In our git repositories the hook is already included when you clone and should be in .git/hooks/commit-msg. If, for whatever reason, it is not or you need a fresh copy of it, the hook can be downloaded from the gerrit server by running the following, in the top level of your git tree

scp -p -P 29418 .git/hooks/

Uploading to gerrit

When submitting to gerrit, it's important to realise that each commit in your branch will become a changeset in the upstream codebase, typically with no modification at our end. It is therefore important that these commits follow some simple rules...

First, each commit should be complete. The rule "one change per commit, one commit per change" applies here. Each commit should build and test in its own right. Typically, this means that a change will be in a small number of commits. If, during development, you have created many more than this (for example, you've created a large number of bug fix commits), please use 'git rebase', or cherry pick these commits into a separate tree before uploading them.

Secondly, each commit should have a meaningful revision log message. The internals of git means that we can't easily edit these before pushing them into the tree, so we'd like you to get them right for us! A commit message should be comprised of a single 'subject' line (which must not end with a full stop), followed by a blank line, followed by one or more paragraphs explaining the purpose of the patch. The usual rules for relating to Forge issues apply (see FLOW3 CGL). Here is more information on git revision log conventions

Once you have commits in this form, use

git log -p origin/<branch>..HEAD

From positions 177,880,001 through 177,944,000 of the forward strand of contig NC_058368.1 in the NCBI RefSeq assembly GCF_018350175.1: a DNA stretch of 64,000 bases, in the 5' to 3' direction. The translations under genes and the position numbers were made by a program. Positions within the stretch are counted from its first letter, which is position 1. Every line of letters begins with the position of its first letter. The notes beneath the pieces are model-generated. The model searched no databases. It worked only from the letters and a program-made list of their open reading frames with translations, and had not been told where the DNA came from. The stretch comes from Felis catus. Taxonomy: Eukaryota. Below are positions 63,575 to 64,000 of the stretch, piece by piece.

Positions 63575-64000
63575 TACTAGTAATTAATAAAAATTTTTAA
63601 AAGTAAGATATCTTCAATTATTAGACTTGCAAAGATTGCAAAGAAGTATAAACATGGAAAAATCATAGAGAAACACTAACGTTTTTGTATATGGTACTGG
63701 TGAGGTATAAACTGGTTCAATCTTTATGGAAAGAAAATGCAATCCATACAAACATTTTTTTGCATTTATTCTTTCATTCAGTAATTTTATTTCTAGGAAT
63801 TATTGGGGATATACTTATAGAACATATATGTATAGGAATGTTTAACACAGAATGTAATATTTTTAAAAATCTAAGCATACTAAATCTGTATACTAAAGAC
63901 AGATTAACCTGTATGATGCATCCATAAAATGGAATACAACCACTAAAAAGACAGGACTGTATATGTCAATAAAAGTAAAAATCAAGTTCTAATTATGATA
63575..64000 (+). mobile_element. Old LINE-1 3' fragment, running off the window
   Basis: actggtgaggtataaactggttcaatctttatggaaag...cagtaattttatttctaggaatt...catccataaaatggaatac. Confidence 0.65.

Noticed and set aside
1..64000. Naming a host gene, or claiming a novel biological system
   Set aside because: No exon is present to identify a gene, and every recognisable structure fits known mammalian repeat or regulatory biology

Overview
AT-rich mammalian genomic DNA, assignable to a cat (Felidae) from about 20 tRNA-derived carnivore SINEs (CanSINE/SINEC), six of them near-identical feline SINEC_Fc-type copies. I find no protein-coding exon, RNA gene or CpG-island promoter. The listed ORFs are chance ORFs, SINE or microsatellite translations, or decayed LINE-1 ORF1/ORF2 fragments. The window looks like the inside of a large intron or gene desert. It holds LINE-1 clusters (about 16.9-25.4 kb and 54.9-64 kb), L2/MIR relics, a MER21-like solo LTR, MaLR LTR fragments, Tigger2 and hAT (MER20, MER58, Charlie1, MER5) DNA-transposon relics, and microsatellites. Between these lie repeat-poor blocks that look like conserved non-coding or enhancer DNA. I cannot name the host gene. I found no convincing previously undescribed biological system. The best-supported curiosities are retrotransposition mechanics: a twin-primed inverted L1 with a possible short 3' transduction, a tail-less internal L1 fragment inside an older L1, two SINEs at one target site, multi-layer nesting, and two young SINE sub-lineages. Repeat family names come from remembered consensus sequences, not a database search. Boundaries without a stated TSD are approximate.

(where <branch> is the upstream branch upon which you are basing this patch). to check that what you're giving us makes sense. Then, upload them to gerrit using
git push ssh://<projectname>.git HEAD:refs/for/<branch>

(again <branch> is the name of the upstream branch that you are pushing the changes into, not the name of any local branch you may have been developing on).

In this case, 'refs/for' is a literal string. So, if you had been developing against master, you can upload your changes with:

git push ssh://<projectname>.git HEAD:refs/for/master

This relies upon the ssh configuration you performed earlier. If it fails to work, please consult the gerrit troubleshooting notes

Assuming all has gone well, this will have added the entry to the code review queue. The output from git review will give you a change number - this is a unique reference for this particular set of changes. During review you'll be emailed with any comments anyone makes, and can respond to those comments using the gerrit web interface (see the section on reviewing, below). It's possible that issues with your change may be noticed during the review process, and you may be asked to revise it, or update changes to the tip of the tree.

Revising your change

It's possible that your modifications won't be accepted first time. In this case, you need to revise your changes, and resubmit them to gerrit. Please note that this should always be done by modifying your original changeset, not by submitting a new change that makes the required fixes. Either git commit --amend, or git rebase should be used to combine your changes with the original changeset, and then you should push this to gerrit with

git push ssh://<projectname>.git <hash>:refs/changes/<number>

(where <hash> is the sha1 hash of the revised change, and <number> is the change number you received when you originally submitted the patch).

You can obtain the sha1 hash of a commit by using 'git show' (if it is on the tip of your current branch), or 'git log' (if it is in your history).

Other mechanisms of listing the change to push are available - see for full details.

Updating your change

It's possible that your change may have been made against a tree which is too old for it to apply to the tip. In this case, gerrit will let you know that there is a collision, and request that you update the change to the tip.